CISSP vs. the CEH:
If you are reading this, it’s fair to assume you have an idea of what both (ISC)²’s Certified Information Systems Security Professional (CISSP) and the EC-Council’s Certified Ethical Hacker (CEH) certifications entail. Maybe you are at that crossroads of choosing which of these two popular certifications to pursue and proved to employers that you are the right person for the job. Here are 5 reasons the CISSP is favored over the CEH certification.
I. Conveying Diverse and Proven Experience:
Certifications are favored throughout the industry as being the best way of communicating to employers you have what it takes for the job. The CEH’s focus is more towards proving a candidate has the necessary “knowledge” to perform tasks related to ethical hacking. The minimum requirement to become a CEH is to possess two years of work experience in a single Information Security domain. The CISSP, focus is towards a candidate’s “experience,” requiring a minimum of 4 - 5 years of cumulative paid work experience in at least 2 of 8 information security domains. Anyone able to pass the exam but had not yet the experience may become an Associate of (ISC)² until the minimum experience is reached. Additionally, the candidate must be endorsed by a current CISSP in good standing. This multi-faceted, experience-driven, and member-validated approach is one of the many reasons the CISSP certification is considered the “Gold Standard” of the industry and favored among employers seeking well-rounded professionals with proven abilities.
II. Higher Salary:
Many cybersecurity professionals are not in the industry for the paycheck alone, but who doesn’t want to be well compensated for great work? According to EC-Council, the average starting salary CEH candidates can expect is a respectable $90,000 annually. In contrast, Certification Magazine recently conducted a survey of current CISSPs and discovered they command an average annual salary of over $130,000. It’s no surprise that both CEHs and CISSPs are have earned the reputation of being among the highest paid security professionals in the industry, yet the CISSP exceed the CEH in enabling superior compensation for great work while creating significant value to any organization.
III. Career Opportunity / Advancement:
There is no disputing that Information Security professionals are in high demand. Just a quick search in the top employment sites and its clear employers are in need of CEH and CISSP professionals to enhance security operations. Still, the CISSP certification enables far more career opportunities in the Information Security than the CEH. A LinkedIn job search in April of 2019 reveals there are 4,500 available employment positions in the United States alone that list CEH as a minimum qualification. Considering the “two years’ experience in one-domain” eligibility requirement for the CEH, these job roles are more technical (e.g. Senior Penetration Tester, Security Consultant, Security Analyst, Auditor, Network Security Operators). In comparison, the same LinkedIn query for jobs requiring a CISSP within the United States returned astonishing list over 20,000 positions! Considering the CISSP’s strict eligibility requirements for more experienced, well-rounded candidates, this list traverses the entire cybersecurity spectrum, with roles ranging from those supporting security operations (Security Systems Engineer and Systems Architects) to those leading the effort (Security Directors, IT Managers, Chief Information Security Officer, etc.). Without a doubt, the CISSP certification is truly an advantage for those looking to enter the Information Security industry or those seeking to advance.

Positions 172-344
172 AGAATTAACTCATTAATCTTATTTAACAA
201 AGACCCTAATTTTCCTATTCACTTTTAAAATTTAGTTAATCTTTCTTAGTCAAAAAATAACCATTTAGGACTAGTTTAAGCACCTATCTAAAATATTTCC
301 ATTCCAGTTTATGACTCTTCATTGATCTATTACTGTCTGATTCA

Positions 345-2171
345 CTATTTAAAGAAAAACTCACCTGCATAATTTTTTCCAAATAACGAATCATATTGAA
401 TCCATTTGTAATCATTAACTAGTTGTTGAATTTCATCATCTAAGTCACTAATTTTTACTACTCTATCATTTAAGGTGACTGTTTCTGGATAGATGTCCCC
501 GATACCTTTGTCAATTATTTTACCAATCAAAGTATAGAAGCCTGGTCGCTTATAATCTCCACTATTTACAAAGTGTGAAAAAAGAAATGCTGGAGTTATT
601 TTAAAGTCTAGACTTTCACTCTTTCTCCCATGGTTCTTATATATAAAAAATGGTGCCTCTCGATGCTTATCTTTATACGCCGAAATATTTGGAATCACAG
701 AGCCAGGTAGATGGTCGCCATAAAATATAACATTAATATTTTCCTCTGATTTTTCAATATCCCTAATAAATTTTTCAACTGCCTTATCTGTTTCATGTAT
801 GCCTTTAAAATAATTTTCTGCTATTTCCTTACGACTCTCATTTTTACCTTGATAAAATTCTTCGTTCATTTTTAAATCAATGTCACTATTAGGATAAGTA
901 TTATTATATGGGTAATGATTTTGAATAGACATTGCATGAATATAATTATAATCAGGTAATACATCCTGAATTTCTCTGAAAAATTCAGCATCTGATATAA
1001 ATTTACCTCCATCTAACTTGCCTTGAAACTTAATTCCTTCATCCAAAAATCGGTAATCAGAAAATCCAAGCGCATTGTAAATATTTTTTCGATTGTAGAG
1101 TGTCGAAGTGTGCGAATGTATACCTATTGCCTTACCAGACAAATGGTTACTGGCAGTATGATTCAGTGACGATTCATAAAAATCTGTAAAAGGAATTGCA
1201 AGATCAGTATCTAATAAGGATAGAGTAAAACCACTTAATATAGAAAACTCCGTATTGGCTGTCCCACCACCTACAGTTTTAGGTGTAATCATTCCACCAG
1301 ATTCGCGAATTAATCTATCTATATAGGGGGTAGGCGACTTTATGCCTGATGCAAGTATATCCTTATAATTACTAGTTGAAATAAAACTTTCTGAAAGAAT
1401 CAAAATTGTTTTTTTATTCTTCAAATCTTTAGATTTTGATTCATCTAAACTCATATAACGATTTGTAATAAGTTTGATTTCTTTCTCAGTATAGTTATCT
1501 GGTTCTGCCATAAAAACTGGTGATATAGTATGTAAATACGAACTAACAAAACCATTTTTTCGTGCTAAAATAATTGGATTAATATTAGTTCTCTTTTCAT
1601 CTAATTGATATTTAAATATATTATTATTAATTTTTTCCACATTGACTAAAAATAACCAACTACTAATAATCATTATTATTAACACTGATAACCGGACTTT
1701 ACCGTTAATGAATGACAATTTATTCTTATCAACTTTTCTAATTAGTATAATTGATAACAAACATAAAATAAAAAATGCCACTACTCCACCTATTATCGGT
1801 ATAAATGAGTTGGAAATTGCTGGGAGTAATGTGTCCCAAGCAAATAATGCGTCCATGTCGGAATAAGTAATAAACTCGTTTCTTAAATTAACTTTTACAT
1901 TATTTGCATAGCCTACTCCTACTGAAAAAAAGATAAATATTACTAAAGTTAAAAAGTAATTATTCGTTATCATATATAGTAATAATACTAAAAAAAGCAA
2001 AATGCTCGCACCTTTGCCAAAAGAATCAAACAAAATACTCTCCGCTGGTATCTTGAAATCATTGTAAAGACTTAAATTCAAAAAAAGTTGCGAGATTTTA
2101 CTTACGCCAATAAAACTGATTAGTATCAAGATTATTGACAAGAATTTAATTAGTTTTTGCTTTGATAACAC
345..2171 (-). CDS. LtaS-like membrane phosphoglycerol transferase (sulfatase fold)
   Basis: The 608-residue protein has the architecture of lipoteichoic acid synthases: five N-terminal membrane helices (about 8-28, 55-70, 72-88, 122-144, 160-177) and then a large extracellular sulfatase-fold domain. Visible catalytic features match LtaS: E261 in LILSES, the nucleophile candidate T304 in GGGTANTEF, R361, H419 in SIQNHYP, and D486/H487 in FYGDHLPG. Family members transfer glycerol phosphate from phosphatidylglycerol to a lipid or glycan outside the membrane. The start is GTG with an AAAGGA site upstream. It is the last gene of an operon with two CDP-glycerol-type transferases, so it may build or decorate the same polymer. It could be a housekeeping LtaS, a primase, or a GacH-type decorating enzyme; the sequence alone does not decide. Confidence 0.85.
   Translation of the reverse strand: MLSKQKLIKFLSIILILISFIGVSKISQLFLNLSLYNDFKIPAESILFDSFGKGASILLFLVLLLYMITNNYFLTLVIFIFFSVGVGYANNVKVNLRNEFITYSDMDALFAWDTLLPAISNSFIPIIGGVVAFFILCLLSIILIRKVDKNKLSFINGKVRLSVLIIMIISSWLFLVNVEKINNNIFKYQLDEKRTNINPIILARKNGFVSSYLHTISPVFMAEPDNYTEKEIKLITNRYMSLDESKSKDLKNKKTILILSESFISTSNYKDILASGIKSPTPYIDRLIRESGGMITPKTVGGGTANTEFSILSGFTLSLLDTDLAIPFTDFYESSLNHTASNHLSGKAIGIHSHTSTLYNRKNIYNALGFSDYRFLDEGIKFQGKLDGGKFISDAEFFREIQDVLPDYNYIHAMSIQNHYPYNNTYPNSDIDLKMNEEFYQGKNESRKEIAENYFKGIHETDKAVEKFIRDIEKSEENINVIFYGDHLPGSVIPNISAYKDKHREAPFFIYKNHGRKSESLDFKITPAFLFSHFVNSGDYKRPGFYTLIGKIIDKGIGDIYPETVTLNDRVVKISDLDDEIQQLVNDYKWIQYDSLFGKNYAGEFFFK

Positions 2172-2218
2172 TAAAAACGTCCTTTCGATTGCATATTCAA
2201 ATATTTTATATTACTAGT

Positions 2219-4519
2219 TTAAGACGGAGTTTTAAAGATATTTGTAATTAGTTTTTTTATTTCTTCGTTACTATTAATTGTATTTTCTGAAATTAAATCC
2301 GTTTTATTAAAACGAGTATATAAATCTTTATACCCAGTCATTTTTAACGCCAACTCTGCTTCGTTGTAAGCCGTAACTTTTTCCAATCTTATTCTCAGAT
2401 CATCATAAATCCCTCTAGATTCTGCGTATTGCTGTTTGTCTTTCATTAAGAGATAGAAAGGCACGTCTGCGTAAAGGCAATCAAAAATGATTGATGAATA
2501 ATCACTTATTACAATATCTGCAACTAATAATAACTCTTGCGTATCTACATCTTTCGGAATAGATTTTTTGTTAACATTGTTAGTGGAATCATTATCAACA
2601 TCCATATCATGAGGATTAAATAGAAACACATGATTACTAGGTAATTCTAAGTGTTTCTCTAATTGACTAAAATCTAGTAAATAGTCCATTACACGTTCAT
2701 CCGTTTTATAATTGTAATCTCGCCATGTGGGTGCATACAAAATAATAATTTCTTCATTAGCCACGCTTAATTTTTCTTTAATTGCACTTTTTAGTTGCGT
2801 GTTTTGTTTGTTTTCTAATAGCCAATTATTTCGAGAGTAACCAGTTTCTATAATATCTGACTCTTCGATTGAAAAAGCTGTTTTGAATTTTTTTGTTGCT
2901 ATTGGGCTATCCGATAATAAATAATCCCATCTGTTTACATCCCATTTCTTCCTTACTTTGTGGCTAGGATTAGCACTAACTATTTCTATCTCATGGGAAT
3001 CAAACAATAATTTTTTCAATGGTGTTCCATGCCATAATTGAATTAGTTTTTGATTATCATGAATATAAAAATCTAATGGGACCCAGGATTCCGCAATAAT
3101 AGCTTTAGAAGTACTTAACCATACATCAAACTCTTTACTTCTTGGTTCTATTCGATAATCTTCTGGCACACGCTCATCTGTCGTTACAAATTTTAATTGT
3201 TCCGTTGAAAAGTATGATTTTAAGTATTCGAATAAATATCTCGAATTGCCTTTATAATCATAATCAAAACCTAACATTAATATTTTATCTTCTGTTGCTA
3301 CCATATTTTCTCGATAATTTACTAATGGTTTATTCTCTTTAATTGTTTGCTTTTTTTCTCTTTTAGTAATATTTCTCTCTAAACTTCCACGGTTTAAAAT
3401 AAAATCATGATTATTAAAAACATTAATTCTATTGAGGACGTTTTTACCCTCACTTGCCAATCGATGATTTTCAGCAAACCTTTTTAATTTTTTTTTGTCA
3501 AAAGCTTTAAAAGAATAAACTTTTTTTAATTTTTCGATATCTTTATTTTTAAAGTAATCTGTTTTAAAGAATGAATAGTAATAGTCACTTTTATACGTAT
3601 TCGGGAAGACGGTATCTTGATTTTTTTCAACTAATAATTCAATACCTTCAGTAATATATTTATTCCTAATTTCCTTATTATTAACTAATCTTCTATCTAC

IV. Strong Global Community:
Let’s face it. Quite often, pursuing a new career is about who you know. And quite often, being a part of a strong community could very well be that extra push to land the job. Same as in many industries, having a strong professional network is ideal to any cybersecurity professional as a way of broadening career opportunities or an avenue of seeking advice. Since its inception in 1994, the CISSP certification has enabled access to a global community of over 130,000 like-minded Information Security professional spanning 160 countries. The CEH certification has rapidly expanded it network since debuting in 2003, with certified members operating globally in 145 countries. Both credentials are largely recognized around the globe, allowing exclusive access to two robust communities of security professionals, and offering the potential to open a world of new opportunities.
V. Member Value:
Last but not least, there’s Value of Membership. By earning the CISSP certification, candidate will instantly become a valued member of (ISC)². This non-profit organization provides its members with the tools, events, and opportunities to help advance careers and grow as professionals. Being a member of (ISC)² also grants exclusive access to a full suite of programs, discounts, and resources for continuing professional education (CPE) and skill development—including recently launched Professional Development Institute (PDI). The PDI is a world-class resource for timely and relevant continuing education opportunities to help keep today’s security professional’s skills sharp and curiosity piqued. Each course is designed with input from leading industry experts and based on proven learning techniques. And best of all, these courses are absolutely free to members and count for valuable CPE credits.
So, if you are standing at the crossroads trying to decide between becoming a CEH or a CISSP, hopefully these 5 reasons provided a bit of clarity. Both certifications are very popular and for good reason. But if you are looking for a certification the certification that has earned the respect as the industry’s Gold Standard—then look no further than the CISSP!
Download the Ultimate Guide to the CISSP as part of your education.